Critical Listening to Evaluate

Posted on March 14, 2014

This can be a tough one. Music should take us to another place or time. Listening should not feel like work or bring anxiety because we are spending hard earned money on a new product. Having done a lot of critical listening the past few years with my money on the line, I think I have come up with a few ideas to make this process easier with more definitive conclusions.

It is great that many dealers are offering 30 day or more in home M.B.G. trials. Because in the end you want to say this product makes me happy and I can live with it for 5-10 years or more. You will never reach this absolute conclusion in any other way. But before we consider a product, we must first ask ourselves what are our goals. What are we trying to accomplish. Do we want more of something specific;bass, volume, detail, depth of stage, etc. or less of something, grain, boomy bass, sibilance, smaller speakers, but why?

When I first realized I could almost put performers in the room, that was it! That became my goal. If a product or procedure makes music sound more live, it’s better period. You are more drawn into the performance, not really thinking about this or that.

This is of utmost importance! You have to use recordings you are absolutely familiar with. I don’t care how good a recording is. If you don’t know it you don’t know if a product is making a difference in your system. You should use 10, 20 , or more records or CDs you know extremely well.

Some of them should include acoustic instruments. For the most part a sax sounds like a sax. But a Strat can be made to sound like a Les Paul and a 100 other things. I even use some records that have things that annoy me. And if those annoyances are diminished, the product is better for me, period. I love everything from Streisand to Sabbath (for a beautiful song check out fluff). I even like some Michael Bolton. Yeah I know. I have a genetic defect.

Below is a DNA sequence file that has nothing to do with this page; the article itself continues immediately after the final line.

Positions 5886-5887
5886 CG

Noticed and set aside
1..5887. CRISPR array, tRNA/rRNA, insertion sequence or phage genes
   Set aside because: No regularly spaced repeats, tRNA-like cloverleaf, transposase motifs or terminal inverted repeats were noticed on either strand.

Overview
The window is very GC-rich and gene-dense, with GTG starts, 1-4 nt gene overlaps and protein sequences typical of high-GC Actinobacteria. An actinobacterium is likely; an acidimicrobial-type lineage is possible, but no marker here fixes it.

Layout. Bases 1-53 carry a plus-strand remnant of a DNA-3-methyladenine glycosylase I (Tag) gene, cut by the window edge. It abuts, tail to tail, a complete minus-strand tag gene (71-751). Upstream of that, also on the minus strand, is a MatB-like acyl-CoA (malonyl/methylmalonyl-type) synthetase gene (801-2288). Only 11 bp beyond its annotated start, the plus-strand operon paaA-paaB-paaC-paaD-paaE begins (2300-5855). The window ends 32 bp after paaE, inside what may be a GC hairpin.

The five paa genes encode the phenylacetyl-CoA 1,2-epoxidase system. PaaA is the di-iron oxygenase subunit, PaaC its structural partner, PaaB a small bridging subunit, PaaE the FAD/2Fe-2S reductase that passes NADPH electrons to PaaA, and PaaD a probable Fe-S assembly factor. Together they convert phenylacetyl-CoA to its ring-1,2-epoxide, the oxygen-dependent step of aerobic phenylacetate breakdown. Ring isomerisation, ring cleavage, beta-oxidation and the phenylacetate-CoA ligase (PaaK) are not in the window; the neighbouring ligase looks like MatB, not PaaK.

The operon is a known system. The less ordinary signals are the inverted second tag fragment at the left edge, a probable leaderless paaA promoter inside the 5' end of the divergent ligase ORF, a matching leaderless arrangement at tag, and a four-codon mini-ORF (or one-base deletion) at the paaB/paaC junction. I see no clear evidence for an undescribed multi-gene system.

My point is, if I have to choose between analytical or forgiving, I will lean towards forgiving. Lets face it, many of our recordings are not that good but the music is and I want to enjoy all of it.

Now for the listening. This is where my method differs from most. DO NOT listen for anything specific! Pick up a book or a pen and write your family or do something at the LS. The music will reveal itself to you. If there is something annoying you will feel it. Like the neighbors barking dog, when those annoyances are gone, you will notice. Your attention will be drawn to the music and that’s when you know it’s better. Or when you’re doing your thing and all of a sudden you hear a bell or triangle you never heard before, or that instrument sounds like he’s right behind the speaker, I promise you, you will stop what you’re doing and listen, and you will know it’s better.

You’re not trying to hear a difference. You just are! If you’re struggling to hear if something is better for you, it probably isn’t. I don’t care how much it cost. Some differences will be subtle. But my method will reveal these to you.

Don’t be deceived by what’s immediately more. After 20 records you might find more is too much and if not – Great. But when you’re just at ease, and that single kick drum just hits you in the chest or you hear the wood in that stand up bass, that’s exciting!

There are many times we can get huge improvements by not spending money. But sometimes a new product is the only way to bring us to a new level of enjoyment. I think this process should be a learning experience and enjoyed.

I think the bottom line is this. Does this product or procedure make you want to listen to your music more? If you can answer this question definitively you will make the right decision.

The music is the magic…

Jeff


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